DEPARTMENT OF ENERGY:
On June 19 the House Appropriations Subcommittee on Energy and Water
Development drafted the FY 2002 spending bill, containing funding for
the DOE Office of Science. The full committee will take up the bill
in the near future, after which it will go to the House floor. The Senate
bill is still be drafted. Here are the House numbers:
The overall Department of Energy section of the bill totals $18.7
billion. This is an increase of $444.2 million over FY 2001.
DOE science programs would receive $3.166 billion. This is a decrease
of $13.9 million from FY 2001. The Bush Administration request was $3.160
The High Energy Physics program would receive $716.1 million. This
is an increase of $4.1 million over FY 2001. The Administration request
was $716.1 million.
The Nuclear Physics program would receive $361.5 million. This is
an increase of $1.0 million over this year. The Administration request
was $360.5 million.
The Basic Energy Sciences program would receive $1.0 billion. This
is an increase of $8.3 million over this year. The Administration request
was $1,004.7 million.
The Fusion Energy Sciences program would receive $248.5 million. This
is level funding, and was the administration request.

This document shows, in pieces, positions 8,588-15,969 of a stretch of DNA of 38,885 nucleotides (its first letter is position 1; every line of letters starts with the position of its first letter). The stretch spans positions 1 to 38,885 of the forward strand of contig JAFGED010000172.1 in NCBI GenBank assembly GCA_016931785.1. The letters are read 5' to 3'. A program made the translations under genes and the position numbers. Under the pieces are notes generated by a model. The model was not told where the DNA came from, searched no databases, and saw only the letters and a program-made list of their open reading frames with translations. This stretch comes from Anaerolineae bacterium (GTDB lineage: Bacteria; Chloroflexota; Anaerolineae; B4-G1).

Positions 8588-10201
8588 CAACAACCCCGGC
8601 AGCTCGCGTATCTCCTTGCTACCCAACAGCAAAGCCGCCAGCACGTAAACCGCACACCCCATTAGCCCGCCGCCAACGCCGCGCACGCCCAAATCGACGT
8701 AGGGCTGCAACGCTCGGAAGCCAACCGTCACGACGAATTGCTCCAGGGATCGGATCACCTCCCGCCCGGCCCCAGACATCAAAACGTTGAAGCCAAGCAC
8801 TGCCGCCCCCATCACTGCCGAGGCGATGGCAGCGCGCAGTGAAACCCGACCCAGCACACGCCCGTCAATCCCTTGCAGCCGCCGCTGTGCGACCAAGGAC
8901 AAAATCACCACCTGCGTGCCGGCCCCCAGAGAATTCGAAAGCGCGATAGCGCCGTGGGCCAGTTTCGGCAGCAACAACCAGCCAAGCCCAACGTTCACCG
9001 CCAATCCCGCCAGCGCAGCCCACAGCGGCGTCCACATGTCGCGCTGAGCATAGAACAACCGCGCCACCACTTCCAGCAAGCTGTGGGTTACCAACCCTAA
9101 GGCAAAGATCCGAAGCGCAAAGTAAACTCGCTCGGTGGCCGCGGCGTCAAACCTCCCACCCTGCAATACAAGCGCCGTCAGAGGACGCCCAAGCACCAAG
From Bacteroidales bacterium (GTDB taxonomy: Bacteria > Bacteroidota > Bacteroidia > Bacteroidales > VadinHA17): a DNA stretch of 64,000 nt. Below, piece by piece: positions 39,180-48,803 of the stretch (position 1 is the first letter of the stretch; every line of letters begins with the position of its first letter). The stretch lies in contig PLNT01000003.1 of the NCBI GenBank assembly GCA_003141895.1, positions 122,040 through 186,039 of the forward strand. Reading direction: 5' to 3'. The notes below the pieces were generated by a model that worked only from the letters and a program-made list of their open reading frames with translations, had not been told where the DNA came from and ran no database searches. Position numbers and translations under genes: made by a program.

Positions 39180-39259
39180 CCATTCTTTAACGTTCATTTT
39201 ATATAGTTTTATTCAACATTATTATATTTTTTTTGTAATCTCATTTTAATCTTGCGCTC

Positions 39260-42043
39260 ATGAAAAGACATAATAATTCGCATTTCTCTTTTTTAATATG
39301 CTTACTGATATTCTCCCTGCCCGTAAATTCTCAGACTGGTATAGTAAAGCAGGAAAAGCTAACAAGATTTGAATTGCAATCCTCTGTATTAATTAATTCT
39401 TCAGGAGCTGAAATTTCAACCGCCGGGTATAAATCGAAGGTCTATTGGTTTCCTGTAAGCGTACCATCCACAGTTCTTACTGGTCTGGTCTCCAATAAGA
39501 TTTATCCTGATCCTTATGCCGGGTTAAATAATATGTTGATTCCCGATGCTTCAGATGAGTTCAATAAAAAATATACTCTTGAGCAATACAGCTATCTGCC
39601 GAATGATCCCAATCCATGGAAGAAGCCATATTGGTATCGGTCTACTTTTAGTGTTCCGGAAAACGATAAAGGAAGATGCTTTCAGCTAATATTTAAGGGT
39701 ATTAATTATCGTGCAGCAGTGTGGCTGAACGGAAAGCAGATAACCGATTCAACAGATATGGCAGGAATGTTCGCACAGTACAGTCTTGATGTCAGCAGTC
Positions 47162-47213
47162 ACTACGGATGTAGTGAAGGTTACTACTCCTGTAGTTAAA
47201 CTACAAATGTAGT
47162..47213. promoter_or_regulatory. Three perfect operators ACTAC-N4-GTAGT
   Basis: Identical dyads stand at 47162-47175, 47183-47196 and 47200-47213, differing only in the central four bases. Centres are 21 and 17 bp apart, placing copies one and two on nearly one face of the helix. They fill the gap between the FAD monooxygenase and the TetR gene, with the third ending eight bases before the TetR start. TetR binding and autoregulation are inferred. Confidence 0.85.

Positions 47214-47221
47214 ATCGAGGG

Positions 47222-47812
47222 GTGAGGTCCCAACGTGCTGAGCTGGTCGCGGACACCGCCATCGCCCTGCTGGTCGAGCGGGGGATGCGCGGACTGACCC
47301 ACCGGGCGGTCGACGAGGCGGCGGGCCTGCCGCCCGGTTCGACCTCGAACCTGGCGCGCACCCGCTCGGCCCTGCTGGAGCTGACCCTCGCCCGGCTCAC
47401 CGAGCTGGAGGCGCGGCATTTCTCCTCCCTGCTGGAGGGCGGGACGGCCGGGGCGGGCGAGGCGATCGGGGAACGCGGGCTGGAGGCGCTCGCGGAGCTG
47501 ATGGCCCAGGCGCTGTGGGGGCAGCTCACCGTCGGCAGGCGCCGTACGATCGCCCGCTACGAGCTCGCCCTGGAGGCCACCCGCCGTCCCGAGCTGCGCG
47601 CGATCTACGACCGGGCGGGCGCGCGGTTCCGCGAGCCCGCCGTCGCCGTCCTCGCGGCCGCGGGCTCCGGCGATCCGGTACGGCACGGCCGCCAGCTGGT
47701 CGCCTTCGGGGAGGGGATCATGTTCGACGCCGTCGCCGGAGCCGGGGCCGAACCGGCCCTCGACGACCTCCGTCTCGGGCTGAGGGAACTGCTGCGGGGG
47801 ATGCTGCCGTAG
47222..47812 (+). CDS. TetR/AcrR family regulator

Renewable energy programs would receive $376.8 million. This is an
increase of $1.0 million over this year. The Administration request
was $276.6 million.
The committee's release states:
"The Committee provided a total of $42 million to improve the
deteriorating facilities and infrastructure at the Department's science
laboratories and nuclear weapons complex and to reduce the inventory
of excess facilities currently being maintained in minimal safe conditions
due to lack of funding to demolish them. The President's budget had
requested no funding for these activities. This is in addition to
the $30 million recommended in the fiscal year 2001 supplemental appropriations
bill for facilities and infrastructure improvements."
U.S. GEOLOGICAL SURVEY:
Last week the House Appropriations Committee completed work on the
Interior Appropriations Bill. Details are not yet available. The bill
has not gone to the House floor, and the Senate bill has not been released.
The committee release states: "The U.S. Geological Survey is funded
at $900 million restoring a $90 million cut in the President's request
and providing $18 million increase over FY01." The current year
budget is $882.8 million.
Language from the committee reports on DOE and USGS will be provided
when made available.
Richard M. Jones
Public Information Division
American Institute of Physics